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Call for national Pacifica governance program

[ also check out the Democracy Now! petition and perhaps www.pacificamatters.net -ed. ]

[open letter to the iPNB, the Pacifica Executive Director, Pacifica National Programming, and Pacifica stations]

Dear All,

Every signal area has bitter divisions among its interested parties. National programming may be better positioned to fairly present the Pacifica story, and its current restructuring and democratization process, to Pacifica listeners and time and funds contributors.

Some say Pacifica listeners don't care about process, they care about programming. The most exciting programming I can imagine would tackle issues and solutions that may or may not save the venue of everyone's beloved programming. I can hear Amy Goodman, the "monster" of marketing (a complimentary reference she probably remembers), pitch such programming now:

If you think survival of free speech is important, if you think democracy for Pacifica now is important, and understand that rewriting its bylaws may save Pacifica as America's only independent, community-sponsored radio network, then listen to the unfolding drama and thorny exercise of the public gaining its own voice in the use of its own airwaves -- airwaves that were originally the public's domain before corporate "citizens" corralled them. Tune in to [you name it] and pledge to keep this network alive -- a progressive voice for us all.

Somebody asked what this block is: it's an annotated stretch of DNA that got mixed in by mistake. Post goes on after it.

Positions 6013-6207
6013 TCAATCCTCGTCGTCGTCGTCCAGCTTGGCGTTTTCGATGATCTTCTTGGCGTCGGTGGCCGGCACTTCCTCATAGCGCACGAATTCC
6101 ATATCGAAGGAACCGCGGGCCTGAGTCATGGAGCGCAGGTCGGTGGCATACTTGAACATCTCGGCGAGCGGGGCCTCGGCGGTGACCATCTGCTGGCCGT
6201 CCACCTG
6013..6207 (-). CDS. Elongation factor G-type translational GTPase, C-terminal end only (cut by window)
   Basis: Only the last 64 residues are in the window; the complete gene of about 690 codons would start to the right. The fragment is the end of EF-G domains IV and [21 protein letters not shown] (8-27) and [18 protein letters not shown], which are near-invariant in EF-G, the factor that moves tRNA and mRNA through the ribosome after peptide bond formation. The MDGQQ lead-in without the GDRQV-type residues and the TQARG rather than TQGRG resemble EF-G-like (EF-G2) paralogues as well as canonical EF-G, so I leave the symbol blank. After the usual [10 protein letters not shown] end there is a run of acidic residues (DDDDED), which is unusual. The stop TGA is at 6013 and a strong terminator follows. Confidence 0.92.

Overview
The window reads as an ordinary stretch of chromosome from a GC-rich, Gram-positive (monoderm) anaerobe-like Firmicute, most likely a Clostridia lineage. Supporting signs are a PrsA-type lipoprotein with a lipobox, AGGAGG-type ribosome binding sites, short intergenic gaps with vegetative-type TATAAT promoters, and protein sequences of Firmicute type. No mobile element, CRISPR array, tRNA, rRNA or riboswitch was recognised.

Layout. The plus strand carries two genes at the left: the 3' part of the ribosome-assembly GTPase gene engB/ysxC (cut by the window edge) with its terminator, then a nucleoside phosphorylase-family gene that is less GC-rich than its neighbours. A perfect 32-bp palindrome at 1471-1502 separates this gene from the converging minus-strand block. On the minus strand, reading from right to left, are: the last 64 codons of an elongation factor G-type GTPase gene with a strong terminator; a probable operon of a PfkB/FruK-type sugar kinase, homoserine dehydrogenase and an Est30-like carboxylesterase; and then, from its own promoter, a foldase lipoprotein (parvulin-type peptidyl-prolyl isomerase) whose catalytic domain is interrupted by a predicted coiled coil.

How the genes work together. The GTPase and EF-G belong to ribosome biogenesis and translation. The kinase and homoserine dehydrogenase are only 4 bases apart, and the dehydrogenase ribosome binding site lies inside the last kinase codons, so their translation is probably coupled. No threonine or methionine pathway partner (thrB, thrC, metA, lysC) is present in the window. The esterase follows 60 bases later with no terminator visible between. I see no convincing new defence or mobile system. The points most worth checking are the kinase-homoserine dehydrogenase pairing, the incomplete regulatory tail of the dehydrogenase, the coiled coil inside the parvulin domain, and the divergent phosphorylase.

Well, Amy does it better, but you get the idea. In Houston last year, I argued to the deposed board that the real marketing strategy, the kind of radio people are hungry for, is radical progressive programming -- the kind that drove record-breaking fund drives in Berkeley and New York before the "Christmas coup."

I still believe that. What's more radical and progressive than a network covering its own turbulent, radically progressive process? Pacifica has put alternate views of world politics in people's laps for years and has the skill to convey its own metamorphosis to its listeners and subscribers. If Pacifica fails, or fades into blandness, its listeners will lose. How exciting does it get?

Pacifica broadcasting its own drama could also capture a larger public's imagination. Who else discusses democracy in action in more than sound bites?

So that's my pitch. But you do it best. The Pacifica Foundation not only deserves but is obligated to produce vital national programming as it ushers a new era. I know, in your spare time, of course. But I believe it would pay off in many ways.

Robert Johnson
WBAI listener

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